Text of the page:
|Title:||Berlin - Moscow|
The story: Wolfgang Büscher is a German journalist who has a thing for walking. So naturally in 2001 he decides to venture into Eastern Europe on foot. He starts in Berlin and walks through Poland, Belarus, and Russia, all the way to Moscow. Not 100% of this is done on foot, as he apparently does some hitchhiking on the way.
long walk, good book
The book is quite interesting. Büscher focuses more on talking with people from all kinds of backgrounds than he does on the walking aspect of his journey. But there is some adventure here and there, like that time when he gets into a fight with a nightly burglar, or when he visits the site of the nuclear disaster at Chernobyl.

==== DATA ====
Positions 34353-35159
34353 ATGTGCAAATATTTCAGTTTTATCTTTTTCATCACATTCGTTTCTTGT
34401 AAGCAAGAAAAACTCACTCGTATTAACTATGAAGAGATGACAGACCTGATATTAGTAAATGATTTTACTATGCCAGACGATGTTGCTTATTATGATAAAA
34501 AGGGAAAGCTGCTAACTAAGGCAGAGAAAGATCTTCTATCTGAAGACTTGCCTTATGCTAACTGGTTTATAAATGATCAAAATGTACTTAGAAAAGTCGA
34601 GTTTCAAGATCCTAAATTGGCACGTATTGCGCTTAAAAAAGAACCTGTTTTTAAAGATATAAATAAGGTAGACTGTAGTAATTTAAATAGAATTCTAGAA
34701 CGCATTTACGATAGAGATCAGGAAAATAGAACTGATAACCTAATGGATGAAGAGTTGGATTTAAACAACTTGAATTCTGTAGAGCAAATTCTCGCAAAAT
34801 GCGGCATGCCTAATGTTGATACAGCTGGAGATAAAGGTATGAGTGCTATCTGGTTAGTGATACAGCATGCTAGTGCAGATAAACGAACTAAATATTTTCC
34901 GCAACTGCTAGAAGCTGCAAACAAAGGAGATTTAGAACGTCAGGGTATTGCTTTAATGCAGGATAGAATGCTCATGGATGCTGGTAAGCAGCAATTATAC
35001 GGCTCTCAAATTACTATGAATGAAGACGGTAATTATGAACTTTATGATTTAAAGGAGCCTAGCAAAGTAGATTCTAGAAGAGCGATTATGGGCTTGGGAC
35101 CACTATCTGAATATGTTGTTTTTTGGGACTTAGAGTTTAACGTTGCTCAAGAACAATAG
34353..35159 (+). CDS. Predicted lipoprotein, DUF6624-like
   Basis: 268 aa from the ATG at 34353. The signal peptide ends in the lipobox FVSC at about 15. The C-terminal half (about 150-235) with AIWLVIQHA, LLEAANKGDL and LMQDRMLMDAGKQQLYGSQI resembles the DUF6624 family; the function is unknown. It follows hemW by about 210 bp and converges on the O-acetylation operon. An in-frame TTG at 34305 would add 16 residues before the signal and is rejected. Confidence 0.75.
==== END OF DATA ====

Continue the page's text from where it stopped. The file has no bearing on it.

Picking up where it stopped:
The storytelling is a bit of a mixed bag. Sometimes it feels like a long form journalistic essay, while at other times it seems to be more like an ornate novel. Either way Büscher knows how to walk, and he knows how to write. The story hardly ever gets boring.
Wolfgang Büscher looking for the Russian Soul?
That being said, I found this book to be surprisingly dark. It seemed like there was an underlying theme of Büscher constantly meeting with melancholy and tragedy. Sometimes (only sometimes) his writing even reminded me a bit of that of Werner Herzog. Of course this book was a lot better than that, but I still would have liked it to be a bit lighter.
Was Büscher looking for some sort of permanently depressed “Russian soul”?
who might want to read this
Büscher’s feat of walking from Berlin to Moscow is great, and so is his writing style. His storytelling is nice, as are his observations and insight.
If you’re into walking or into Eastern Europe, this book might be right for you.
Also read: Patrick Leigh Fermor, for some stories that don’t feel as heavy.